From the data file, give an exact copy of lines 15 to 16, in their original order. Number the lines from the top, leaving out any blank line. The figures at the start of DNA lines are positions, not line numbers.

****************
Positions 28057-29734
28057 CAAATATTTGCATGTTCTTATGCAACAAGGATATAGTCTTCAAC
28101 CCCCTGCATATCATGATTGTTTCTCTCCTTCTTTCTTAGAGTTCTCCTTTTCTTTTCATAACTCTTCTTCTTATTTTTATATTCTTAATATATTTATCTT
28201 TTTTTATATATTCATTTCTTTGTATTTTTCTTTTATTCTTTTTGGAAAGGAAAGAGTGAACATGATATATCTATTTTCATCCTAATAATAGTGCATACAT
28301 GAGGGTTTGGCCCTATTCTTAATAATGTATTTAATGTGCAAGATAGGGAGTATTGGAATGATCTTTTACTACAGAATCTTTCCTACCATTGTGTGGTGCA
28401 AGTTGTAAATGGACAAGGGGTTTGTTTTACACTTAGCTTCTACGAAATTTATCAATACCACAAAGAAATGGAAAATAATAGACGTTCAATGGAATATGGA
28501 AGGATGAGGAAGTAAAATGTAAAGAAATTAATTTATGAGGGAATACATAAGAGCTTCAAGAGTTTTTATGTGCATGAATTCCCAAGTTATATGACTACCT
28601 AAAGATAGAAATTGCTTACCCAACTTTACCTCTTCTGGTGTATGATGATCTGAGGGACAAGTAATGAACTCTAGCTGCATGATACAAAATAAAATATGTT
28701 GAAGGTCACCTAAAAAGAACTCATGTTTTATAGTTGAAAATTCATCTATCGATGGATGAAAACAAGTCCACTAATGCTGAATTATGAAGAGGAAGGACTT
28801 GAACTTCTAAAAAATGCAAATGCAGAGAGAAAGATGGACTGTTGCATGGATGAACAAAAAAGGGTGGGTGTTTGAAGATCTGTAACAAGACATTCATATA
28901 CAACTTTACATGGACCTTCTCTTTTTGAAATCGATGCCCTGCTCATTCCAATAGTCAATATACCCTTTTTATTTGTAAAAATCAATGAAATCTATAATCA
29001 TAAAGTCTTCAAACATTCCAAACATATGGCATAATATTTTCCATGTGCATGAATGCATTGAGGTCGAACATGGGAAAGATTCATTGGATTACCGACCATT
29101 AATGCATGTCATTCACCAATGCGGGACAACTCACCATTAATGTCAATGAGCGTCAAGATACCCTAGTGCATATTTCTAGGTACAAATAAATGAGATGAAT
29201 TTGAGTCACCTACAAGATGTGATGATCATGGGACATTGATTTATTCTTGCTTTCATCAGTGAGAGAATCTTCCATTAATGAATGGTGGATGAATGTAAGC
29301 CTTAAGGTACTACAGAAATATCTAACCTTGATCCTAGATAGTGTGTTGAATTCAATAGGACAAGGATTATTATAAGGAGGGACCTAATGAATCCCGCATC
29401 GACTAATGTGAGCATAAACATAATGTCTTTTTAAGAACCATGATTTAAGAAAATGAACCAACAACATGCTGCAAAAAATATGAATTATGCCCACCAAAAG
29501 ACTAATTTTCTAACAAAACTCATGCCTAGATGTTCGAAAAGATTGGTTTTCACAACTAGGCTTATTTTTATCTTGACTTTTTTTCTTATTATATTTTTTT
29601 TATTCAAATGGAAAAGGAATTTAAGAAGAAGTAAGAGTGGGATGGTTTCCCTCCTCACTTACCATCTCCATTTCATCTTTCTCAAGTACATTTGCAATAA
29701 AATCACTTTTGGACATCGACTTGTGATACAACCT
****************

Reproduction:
29301 CTTAAGGTACTACAGAAATATCTAACCTTGATCCTAGATAGTGTGTTGAATTCAATAGGACAAGGATTATTATAAGGAGGGACCTAATGAATCCCGCATC
29401 GACTAATGTGAGCATAAACATAATGTCTTTTTAAGAACCATGATTTAAGAAAATGAACCAACAACATGCTGCAAAAAATATGAATTATGCCCACCAAAAG